Since the start of 2023, more than 450 anti-LGBTQ+ bills have been introduced by state legislators. Roughly 350 of those bills target transgender people—the majority of which specifically target trans youth, policing their right to use the bathroom of their choice at school or to participate in youth sports. Certainly, queer communities are enduring a draconian onslaught of political hate—but no amount of hate was ever going to stop them from getting dressed to the nines and protesting as loudly as their voices would allow.
Such was the scene on the red carpet for the 34th annual GLAAD Awards on Saturday night in New York City, where a beautiful spectrum of queerness paraded into the ballroom at the midtown Hilton, from drag queen legends Alyssa Edwards and Trixie Mattel to lesbian Housewives of Orange County star Braunwyn Windham to the entire cast of the gay rom-com Fire Island. And White House Press Secretary Karine Jean-Pierre was on hand to assure attendees that trans rights are both human rights and a priority for the Biden administration.
“I’ve met a lot of parents of trans kids in the past couple of months who have told me these devastating stories, whether they’re in Texas or Oklahoma or wherever they are, saying how they now have to seriously consider leaving their state to protect their child,” Jean-Pierre told Jezebel on Saturday. “That’s something that we have to call out and continue to be very clear about. These are kids. These are our kids. They belong to all of us.”
Through Jean-Pierre, the Biden administration has repeatedly admonished the efforts of conservatives to demonize LGBTQ+ people—including drag queens—for simply living their lives. In April, Jean-Pierre invited the cast and creator of The L Word to a White House press briefing in honor of Lesbian Visibility Week, while Biden introduced a proposal to block outright bans on trans athletes participating in sports (though federally funded schools could still potentially block trans athletes from competing on teams that align with their gender identity). And while releasing fact sheets and statements are hardly enough to counter the aggressive, hate-fueled Republican legislative strategy, every statement of support from the White House matters to the marginalized people whose lives are under attack.
“This administration has done a lot in the past few years by lifting up policies that show that this community is important. This is a President that has been incredibly vocal and has been an ally for a very long time, so we’re going to continue to do that,” Jean-Pierre told Jezebel. “There’s been many times at the podium where I have called out these pieces of legislation. I’ve tried to do my best to reach out to the trans community and to the LGBTQ+ committee from the podium so that they know what this administration is going to continue to do, which is fight, have their back, and continue to stand with them as they’re going through a truly devastating and horrific time.”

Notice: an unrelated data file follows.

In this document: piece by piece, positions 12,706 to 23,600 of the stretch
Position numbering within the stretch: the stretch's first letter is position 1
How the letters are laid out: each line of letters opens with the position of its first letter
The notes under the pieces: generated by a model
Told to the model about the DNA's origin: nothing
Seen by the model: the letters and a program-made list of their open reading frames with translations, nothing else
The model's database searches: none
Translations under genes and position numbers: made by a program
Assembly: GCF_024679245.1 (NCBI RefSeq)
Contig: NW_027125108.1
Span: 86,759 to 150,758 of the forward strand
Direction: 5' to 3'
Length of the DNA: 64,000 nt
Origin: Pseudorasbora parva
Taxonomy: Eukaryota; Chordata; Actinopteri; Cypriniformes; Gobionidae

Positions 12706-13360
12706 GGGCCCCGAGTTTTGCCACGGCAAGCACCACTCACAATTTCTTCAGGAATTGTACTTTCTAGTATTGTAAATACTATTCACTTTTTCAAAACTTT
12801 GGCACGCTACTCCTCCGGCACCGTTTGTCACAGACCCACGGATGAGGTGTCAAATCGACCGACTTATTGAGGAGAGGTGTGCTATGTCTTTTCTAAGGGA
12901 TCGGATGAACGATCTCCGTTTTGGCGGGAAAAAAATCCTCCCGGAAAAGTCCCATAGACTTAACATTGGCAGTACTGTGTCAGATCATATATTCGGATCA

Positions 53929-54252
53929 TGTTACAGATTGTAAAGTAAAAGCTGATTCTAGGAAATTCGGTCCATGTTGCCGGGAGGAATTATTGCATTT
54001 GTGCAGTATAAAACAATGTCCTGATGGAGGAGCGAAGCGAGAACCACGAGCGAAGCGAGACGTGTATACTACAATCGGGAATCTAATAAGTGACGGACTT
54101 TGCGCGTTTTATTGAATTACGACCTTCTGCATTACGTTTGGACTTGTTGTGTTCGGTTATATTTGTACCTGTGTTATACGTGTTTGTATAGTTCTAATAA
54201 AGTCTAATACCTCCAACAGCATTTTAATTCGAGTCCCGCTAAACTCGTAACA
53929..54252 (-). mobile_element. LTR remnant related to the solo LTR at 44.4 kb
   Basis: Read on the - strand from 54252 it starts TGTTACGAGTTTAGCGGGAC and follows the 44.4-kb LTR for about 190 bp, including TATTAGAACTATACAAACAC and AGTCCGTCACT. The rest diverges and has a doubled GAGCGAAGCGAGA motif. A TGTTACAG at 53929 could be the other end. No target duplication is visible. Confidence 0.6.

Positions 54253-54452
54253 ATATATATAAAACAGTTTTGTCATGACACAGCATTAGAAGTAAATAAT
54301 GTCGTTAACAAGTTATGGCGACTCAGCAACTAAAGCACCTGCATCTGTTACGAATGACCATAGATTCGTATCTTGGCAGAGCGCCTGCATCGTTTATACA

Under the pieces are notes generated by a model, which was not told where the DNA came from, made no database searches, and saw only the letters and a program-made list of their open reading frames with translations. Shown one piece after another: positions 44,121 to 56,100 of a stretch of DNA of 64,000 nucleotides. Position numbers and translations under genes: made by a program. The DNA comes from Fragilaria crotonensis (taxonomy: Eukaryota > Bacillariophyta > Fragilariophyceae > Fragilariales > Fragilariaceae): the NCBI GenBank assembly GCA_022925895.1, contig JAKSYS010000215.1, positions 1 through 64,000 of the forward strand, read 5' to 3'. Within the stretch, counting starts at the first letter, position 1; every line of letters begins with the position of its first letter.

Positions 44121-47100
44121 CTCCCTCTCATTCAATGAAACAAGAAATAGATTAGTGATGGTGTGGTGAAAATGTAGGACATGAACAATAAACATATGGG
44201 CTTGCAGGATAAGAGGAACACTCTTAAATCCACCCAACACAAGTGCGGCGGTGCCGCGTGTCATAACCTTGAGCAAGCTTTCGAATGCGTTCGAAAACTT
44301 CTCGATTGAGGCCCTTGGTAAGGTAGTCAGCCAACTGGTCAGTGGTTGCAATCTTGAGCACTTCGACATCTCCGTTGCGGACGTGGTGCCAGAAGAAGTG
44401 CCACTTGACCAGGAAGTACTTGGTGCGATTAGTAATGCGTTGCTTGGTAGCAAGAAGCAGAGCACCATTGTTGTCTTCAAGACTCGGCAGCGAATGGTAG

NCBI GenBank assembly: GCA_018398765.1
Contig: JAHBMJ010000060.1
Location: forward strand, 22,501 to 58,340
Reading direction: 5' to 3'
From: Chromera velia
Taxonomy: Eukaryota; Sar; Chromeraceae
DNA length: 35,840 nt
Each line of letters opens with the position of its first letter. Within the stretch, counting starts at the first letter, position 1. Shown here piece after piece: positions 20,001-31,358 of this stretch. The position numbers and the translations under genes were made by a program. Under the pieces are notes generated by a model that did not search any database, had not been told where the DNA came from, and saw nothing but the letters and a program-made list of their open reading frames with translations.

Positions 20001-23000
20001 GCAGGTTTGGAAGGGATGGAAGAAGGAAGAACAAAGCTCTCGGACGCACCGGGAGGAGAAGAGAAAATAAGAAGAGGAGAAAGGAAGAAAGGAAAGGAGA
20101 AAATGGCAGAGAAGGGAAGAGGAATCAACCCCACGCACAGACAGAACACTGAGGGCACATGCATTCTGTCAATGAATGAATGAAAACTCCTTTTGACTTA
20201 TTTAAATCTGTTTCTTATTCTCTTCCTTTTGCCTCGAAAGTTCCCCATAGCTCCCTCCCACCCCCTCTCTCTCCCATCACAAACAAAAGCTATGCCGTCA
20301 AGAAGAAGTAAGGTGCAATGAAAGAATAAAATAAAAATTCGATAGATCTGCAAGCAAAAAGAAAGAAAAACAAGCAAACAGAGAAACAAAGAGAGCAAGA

Jean-Pierre, of course, has made history in her own right, as the first Black and first openly queer Press Secretary to ever walk the halls of the White House (she happened to make her first public appearance as Press Secretary at last year’s GLAAD Awards, and said she received a “warm” standing ovation on a night she remembers fondly). Together with her partner, former CNN correspondent Suzanne Malveaux, she’s raising daughter Soleil Malveaux Jean-Pierre, whom the couple adopted.
“Every day when I walk into the White House or into the briefing room, I carry so many many communities on my shoulders. That’s something that I’m very keenly aware of. But my job is to speak on behalf of the President of the United States,” Jean-Pierre said. “My job is to connect with the American people and tell them exactly what we’re doing, what our platform is, what policy we’re trying to push, what message that we’re trying to connect with them…and what we’re doing to improve their lives. So that is always my focus.”
Before continuing on with her evening, Jean-Pierre left Jezebel with one last message for trans girls, in particular: “We love you, we see you, be who you are. It is important to be who you are and not let anyone tell you otherwise because that is your superpower.”